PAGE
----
A Ride Through SAFIRES : Lessons Learned from SAFIRES : An APTS Operational Test in Prince William County, VA
The Federal Transit Administration (FTA) sponsored an operational test of ITS technologies for OmniRide, a flexible-route, deviation transit service in Prince William County, Virginia, a suburb of Washington, D.C. The test, referred to as the Smart Flex-route Integrated Real-time Enhancement System (SaFIRES), deployed transit ITS applications, including Global Positioning System automatic vehicle location (AVL) technology, mobile data terminals (MDT), automated scheduling and dispatching software, and a digital radio communications system. SaFIRES, a private/public partnership, received $1.2 million in ISTEA funds from the Congestion Mitigation and Air Quality, and Surface Transportation Programs to administer the test.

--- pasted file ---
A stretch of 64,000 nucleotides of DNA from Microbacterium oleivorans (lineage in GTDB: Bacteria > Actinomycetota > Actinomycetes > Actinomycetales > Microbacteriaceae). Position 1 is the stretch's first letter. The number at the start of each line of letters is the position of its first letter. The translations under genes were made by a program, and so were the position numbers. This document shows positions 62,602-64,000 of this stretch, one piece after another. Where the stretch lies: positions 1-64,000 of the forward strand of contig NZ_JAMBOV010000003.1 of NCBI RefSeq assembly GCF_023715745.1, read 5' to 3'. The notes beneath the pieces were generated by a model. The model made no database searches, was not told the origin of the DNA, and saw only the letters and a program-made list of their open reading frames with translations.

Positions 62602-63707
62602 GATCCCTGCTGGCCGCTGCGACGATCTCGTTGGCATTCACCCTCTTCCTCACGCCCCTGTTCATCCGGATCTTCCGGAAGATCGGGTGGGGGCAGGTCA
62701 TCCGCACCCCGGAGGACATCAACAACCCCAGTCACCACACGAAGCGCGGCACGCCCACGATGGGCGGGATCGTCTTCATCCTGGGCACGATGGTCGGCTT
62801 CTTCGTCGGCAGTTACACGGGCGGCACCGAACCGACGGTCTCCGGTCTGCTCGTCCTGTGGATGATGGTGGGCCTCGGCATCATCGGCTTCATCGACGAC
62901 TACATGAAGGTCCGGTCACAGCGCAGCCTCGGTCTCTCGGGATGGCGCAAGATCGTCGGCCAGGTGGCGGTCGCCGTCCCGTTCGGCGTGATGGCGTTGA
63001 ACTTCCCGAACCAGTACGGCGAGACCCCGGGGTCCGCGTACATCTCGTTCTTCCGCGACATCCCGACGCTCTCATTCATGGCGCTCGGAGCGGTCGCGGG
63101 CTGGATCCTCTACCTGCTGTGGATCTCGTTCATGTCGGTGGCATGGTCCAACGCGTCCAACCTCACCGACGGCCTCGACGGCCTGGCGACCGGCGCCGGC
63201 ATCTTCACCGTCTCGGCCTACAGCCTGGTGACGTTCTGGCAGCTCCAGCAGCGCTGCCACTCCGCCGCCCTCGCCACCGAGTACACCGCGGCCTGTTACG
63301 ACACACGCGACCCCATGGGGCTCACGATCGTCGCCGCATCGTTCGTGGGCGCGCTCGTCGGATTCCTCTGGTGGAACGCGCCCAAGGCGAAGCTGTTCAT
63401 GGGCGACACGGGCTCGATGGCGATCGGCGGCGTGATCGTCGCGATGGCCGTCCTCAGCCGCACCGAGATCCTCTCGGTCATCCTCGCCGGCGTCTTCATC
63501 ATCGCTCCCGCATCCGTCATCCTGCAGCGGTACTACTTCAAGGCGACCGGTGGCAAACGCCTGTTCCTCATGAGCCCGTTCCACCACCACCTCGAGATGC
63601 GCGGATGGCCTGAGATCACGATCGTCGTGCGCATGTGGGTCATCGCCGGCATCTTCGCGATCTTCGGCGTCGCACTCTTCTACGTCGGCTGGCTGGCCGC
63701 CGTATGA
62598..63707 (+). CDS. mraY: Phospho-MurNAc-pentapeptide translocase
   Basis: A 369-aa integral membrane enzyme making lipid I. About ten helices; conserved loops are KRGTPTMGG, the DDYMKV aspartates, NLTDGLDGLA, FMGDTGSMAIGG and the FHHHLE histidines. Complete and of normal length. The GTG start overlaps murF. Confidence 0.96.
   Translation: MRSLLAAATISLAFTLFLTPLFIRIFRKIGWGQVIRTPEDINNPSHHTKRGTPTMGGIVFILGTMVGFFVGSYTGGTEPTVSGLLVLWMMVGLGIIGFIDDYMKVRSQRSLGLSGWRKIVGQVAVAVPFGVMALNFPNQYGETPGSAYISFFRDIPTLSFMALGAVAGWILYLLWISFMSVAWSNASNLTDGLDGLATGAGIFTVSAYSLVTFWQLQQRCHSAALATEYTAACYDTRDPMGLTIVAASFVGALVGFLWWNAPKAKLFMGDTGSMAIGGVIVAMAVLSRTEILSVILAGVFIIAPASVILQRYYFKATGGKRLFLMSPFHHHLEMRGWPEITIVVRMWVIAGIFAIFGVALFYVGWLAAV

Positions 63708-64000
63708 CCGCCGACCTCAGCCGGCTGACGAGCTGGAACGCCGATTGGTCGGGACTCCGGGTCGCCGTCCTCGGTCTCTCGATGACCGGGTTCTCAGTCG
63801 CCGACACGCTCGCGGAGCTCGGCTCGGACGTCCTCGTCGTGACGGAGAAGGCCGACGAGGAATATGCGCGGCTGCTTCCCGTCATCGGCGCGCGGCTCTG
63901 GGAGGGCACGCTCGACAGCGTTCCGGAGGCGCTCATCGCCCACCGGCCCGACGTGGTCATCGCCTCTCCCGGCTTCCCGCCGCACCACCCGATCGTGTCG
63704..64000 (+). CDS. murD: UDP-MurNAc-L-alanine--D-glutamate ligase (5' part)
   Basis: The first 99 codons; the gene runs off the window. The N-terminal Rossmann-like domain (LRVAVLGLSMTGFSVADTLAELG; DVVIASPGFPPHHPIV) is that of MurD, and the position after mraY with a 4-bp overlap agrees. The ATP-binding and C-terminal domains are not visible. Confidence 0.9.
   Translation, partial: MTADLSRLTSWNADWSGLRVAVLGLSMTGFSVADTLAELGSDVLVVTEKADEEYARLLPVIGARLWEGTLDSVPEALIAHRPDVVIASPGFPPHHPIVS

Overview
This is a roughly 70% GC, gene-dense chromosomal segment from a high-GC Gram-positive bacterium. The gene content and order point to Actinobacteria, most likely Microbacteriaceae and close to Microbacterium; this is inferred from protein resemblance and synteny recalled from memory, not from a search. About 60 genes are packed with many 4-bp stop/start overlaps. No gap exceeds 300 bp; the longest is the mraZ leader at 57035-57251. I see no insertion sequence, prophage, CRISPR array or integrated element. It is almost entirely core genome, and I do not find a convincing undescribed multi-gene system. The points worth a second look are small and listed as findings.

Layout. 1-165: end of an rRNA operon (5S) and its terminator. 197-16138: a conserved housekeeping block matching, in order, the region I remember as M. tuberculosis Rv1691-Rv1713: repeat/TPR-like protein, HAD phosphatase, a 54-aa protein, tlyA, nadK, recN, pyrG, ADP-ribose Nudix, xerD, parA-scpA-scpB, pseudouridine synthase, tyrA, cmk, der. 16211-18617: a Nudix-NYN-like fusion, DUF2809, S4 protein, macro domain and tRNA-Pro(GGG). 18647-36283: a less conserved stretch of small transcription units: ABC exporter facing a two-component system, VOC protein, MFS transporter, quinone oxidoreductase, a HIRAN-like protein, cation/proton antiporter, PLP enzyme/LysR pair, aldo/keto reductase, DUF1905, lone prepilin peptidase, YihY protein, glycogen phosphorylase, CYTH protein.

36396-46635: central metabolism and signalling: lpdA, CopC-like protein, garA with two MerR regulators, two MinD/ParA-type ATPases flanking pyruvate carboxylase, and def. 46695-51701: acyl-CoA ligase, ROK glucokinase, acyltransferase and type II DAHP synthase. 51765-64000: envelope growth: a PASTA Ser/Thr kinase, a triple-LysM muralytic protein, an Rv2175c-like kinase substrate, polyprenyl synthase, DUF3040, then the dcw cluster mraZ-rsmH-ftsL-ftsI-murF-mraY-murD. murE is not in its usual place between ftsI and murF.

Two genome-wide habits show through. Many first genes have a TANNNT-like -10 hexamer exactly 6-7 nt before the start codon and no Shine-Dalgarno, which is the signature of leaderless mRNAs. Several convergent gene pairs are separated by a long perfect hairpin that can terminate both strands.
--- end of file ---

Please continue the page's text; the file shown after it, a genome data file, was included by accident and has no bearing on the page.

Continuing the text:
The deployment of ITS technologies for a flexible-route transit service (OmniLink), simplified the process involved in scheduling passenger pick-ups and drop-offs off the fixed route. Flexible-route service allows the bus to deviate from the fixed route for passenger pick-up or drop-off at locations off-route. This type of service can work well in districts like Prince William County that are characterized as urban/suburban sprawl due to dispersed development, inefficient street layouts and a lack of concentrated areas with potential riders.
Prior to the ITS deployment, passengers had to request off-route pick-up or drop-off two days ahead of time, with representatives scheduling the reservation by checking manifests and telephoning various contacts to determine whether a bus would be available at that time and location to make a deviation off the fixed route. These technologies streamlined the reservation process and reduced the time required to schedule pick-up and drop-off from two days to two hours. The systems allowed OmniLink customer representatives to make reservations and confirmations in real-time, with the caller still on the telephone line.